This season's flu vaccine hasn't been very effective, according to the CDC
The vaccine shielded against a mild case of the virus by 16 percent, which was "considered not statistically significant,” a CDC report says.
This season's flu vaccine did a poor job of protecting against the dominant strain, according to a report released Friday by the Centers for Disease Control and Prevention.
The vaccine shielded against a mild case of the virus by 16 percent, which was "considered not statistically significant,” the report said.
The vaccine can still offer protection against more severe illness, hospitalizations or death, and “might protect against other influenza viruses that could circulate later in the season,” the report said.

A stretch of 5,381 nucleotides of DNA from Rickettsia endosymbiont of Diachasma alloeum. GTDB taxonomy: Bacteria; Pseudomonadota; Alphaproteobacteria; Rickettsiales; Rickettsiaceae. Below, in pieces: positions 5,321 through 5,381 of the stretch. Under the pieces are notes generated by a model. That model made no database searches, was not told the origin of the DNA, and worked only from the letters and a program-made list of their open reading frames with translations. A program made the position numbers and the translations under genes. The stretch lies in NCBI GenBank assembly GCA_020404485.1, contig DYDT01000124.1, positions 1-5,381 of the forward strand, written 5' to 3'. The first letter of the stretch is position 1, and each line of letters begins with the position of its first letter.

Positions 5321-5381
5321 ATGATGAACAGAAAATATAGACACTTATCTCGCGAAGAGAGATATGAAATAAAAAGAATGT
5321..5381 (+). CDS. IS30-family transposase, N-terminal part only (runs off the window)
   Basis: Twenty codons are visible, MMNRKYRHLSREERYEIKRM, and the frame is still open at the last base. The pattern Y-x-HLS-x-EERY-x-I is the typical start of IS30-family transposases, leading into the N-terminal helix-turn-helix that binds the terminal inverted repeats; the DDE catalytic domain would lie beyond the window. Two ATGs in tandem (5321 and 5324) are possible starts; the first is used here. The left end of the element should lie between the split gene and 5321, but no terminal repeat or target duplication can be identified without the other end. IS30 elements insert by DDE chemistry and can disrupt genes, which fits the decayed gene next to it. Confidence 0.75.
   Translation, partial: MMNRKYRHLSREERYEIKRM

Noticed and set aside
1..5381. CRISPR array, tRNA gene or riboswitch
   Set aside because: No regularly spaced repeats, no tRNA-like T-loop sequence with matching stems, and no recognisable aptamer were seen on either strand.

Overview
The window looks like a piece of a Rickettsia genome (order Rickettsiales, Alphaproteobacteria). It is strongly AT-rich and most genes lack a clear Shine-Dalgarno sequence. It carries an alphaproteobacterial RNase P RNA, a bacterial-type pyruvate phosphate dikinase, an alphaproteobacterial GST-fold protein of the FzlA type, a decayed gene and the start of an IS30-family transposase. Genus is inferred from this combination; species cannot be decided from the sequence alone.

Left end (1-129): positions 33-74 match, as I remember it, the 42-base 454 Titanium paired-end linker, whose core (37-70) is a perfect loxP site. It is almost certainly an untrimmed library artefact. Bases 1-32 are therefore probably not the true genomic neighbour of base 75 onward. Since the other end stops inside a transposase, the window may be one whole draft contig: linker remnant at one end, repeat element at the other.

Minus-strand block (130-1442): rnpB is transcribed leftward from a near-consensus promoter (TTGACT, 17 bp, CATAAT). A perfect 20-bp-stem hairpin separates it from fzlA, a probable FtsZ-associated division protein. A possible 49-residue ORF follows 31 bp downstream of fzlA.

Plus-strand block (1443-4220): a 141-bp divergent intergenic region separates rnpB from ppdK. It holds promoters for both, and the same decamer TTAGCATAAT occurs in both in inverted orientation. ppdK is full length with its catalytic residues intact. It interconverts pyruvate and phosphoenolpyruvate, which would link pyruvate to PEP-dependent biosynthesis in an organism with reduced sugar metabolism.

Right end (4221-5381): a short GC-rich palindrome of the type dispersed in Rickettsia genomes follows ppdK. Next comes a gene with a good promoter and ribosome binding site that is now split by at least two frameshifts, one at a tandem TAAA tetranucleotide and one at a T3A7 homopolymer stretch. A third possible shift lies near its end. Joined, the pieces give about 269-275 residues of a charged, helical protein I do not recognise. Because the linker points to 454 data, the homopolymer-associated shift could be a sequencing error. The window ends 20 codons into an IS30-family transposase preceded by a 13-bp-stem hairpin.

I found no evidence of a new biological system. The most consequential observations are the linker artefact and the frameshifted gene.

Early CDC #fluvaccine effectiveness results show vaccination didn’t reduce the risk of mild/moderate flu from the most commonly circulating flu virus this season. Studies looking at how well flu vaccine worked to prevent serious flu outcomes are ongoing: https://t.co/2OthOMTSo5 pic.twitter.com/1qybCajzcc— CDC Flu (@CDCFlu) March 10, 2022
The shot is still recommended for ages 6 months and older, according to the CDC.
The report was based on data from 3,636 children and adults who got the flu between October and mid-February.
The CDC says this flu season has been relatively mild compared with before the COVID-19 pandemic.